Fewer consumers fell behind on their credit-card payments in the third quarter. Loans at least 30 days overdue, a signal of future write-offs, fell to 2.9 percent from 4.6 percent in the same quarter in 2010 and 3.0 percent in the second quarter. Write-offs dropped to 4.7 percent from 8.9 percent the prior year and 5.8 percent in the previous quarter.

The slower decline in delinquency rates explains why the company reduced its loan-loss reserve by only $170 million, Dimon said on a conference call with analysts.

Mixed Results

“If you look at delinquencies, low rates, first-time delinquent, all that kind of stuff, they’re kind of mixed. It could very well improve again, but it’s flattened out,” Dimon said.

Brennan Hawken at UBS Investment Research in New York was expecting a reserve release closer to $1 billion.

“The worry is that they are seeing something in credit that has caused them to stop releasing reserves,” Hawken said in an interview. “That means there could be some trend going on that has caused them to be cautious.”

Retail banking, which includes home loans and checking accounts, earned $1.16 billion, compared with $383 million during the second quarter and $716 million a year earlier. The division benefited from a $370 million reduction in loan-loss provisions to $1.03 billion.

Net Interest Margin

JPMorgan, which has benefited from record low costs of funding mortgages and other assets, faces a squeeze on its net interest margin -- the difference between what it pays to borrow money and what it gets for loans and on securities.

The bank’s margin narrowed to 2.66 percent from 2.72 percent the previous quarter and 3.01 percent a year earlier.

“Trading overall in the third quarter is going to be challenged amid dislocations both home and abroad,” Jason Goldberg, a senior bank analyst at Barclays Capital in New York, said in an interview yesterday. “During the quarter, you saw both a slowdown in investment-banking activity and more challenging trading conditions amid a spike in volatility fueled by concerns in Europe.”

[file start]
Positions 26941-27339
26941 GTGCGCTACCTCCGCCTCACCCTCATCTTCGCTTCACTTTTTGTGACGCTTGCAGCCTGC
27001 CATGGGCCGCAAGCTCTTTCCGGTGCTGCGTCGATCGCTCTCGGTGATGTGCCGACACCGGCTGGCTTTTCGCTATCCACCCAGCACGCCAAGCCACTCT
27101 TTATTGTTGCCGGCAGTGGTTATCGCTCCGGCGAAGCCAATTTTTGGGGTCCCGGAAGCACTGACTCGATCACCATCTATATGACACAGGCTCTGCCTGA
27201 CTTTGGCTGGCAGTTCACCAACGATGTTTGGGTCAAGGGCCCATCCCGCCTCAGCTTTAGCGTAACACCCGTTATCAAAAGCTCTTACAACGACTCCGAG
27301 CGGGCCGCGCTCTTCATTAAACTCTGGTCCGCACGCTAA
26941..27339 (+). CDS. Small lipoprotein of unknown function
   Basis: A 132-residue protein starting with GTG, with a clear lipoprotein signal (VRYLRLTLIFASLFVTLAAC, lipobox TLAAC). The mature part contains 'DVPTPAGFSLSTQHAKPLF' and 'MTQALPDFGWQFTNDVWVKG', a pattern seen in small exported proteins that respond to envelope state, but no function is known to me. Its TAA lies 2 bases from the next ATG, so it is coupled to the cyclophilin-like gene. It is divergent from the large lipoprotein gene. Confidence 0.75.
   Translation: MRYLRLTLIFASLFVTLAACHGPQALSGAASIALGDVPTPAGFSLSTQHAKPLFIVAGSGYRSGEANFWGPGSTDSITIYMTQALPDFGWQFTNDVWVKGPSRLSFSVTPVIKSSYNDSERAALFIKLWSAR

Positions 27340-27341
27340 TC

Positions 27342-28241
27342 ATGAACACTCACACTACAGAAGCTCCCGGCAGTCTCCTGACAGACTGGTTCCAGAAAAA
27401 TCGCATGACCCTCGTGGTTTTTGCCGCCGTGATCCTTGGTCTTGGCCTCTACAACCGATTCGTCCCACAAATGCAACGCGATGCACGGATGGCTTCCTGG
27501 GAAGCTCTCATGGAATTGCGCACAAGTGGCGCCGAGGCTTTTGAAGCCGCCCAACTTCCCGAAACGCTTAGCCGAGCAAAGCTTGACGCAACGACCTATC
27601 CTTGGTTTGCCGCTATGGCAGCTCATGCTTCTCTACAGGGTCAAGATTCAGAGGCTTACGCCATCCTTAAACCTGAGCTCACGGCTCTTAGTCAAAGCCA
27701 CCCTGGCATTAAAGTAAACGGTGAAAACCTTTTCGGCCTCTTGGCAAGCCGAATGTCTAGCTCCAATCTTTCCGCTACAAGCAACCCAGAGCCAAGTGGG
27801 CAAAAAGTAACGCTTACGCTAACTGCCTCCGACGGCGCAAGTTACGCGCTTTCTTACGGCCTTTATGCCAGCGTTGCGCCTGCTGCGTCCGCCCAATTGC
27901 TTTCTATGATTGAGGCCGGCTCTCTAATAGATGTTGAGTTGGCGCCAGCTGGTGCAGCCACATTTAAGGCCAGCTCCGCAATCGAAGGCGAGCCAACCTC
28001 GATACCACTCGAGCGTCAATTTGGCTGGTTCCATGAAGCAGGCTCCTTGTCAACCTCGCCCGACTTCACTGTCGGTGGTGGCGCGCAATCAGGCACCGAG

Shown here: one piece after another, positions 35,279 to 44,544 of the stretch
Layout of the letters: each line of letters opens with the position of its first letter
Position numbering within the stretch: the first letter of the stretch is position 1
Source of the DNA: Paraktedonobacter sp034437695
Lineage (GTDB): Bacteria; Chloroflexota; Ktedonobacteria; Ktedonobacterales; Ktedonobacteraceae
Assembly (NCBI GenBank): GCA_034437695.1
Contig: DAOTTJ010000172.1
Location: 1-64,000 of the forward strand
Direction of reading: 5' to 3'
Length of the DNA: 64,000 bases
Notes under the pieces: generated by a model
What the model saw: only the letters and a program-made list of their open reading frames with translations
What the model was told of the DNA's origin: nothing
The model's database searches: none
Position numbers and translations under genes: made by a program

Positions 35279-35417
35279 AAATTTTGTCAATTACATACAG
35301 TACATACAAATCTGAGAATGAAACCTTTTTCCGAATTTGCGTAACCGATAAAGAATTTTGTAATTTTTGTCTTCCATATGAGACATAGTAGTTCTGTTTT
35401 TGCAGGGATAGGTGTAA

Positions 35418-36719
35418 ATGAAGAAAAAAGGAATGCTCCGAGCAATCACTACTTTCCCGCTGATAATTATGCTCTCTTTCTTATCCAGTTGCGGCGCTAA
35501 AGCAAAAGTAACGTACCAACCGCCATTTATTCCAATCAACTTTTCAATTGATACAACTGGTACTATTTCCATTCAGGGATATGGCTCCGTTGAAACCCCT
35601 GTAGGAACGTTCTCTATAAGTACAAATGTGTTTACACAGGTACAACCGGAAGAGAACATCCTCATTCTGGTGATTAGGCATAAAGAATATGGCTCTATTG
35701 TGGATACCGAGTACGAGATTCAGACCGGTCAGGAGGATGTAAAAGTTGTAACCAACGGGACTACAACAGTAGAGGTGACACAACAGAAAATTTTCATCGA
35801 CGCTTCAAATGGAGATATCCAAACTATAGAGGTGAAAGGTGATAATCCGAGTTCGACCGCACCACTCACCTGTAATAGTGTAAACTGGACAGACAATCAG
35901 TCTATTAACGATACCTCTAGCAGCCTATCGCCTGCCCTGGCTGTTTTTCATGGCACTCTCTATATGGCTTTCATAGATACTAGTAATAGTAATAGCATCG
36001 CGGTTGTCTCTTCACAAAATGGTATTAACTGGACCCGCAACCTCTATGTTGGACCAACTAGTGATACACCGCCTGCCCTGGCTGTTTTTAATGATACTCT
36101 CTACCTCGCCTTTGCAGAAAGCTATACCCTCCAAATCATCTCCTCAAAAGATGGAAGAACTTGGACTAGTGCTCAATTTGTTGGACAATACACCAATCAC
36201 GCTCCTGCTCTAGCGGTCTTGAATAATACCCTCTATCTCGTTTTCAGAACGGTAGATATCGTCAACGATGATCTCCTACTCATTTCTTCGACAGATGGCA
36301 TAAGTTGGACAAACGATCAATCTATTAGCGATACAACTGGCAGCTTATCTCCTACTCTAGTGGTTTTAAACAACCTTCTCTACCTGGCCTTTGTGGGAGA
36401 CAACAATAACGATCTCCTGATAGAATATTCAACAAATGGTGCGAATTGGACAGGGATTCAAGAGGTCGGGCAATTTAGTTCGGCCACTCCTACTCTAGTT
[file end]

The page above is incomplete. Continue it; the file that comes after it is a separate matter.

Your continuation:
Slowing economic growth and heightened concern about European sovereign debt have weighed on bank stocks all year. The KBW Bank Index had dropped 28 percent this year, and the worst performer, Bank of America Corp., is down 53 percent. A jump in borrowing costs at some banks, including New York-based Morgan Stanley, subsided last week as investors became more optimistic that European Union policy makers will find a solution.

JPMorgan was the first of the major U.S. lenders to report third-quarter results.

Citigroup Inc., the third-biggest U.S. bank, may report a profit of $2.49 billion when it releases results on Oct. 17, and Wells Fargo, based in San Francisco, will probably say it earned $3.87 billion when it announces results the same day, the surveys of analysts shows. Bank of America may report a profit of $2.73 billion on Oct. 18.

--With assistance from Christine Harper and Michael J. Moore in New York and Bob Willis in Washington. Editors: Steve Dickson, Dan Kraut

To contact the reporter on this story: Dawn Kopecki in New York at dkopecki@bloomberg.com.

To contact the editor responsible for this story: David Scheer at dscheer@bloomberg.net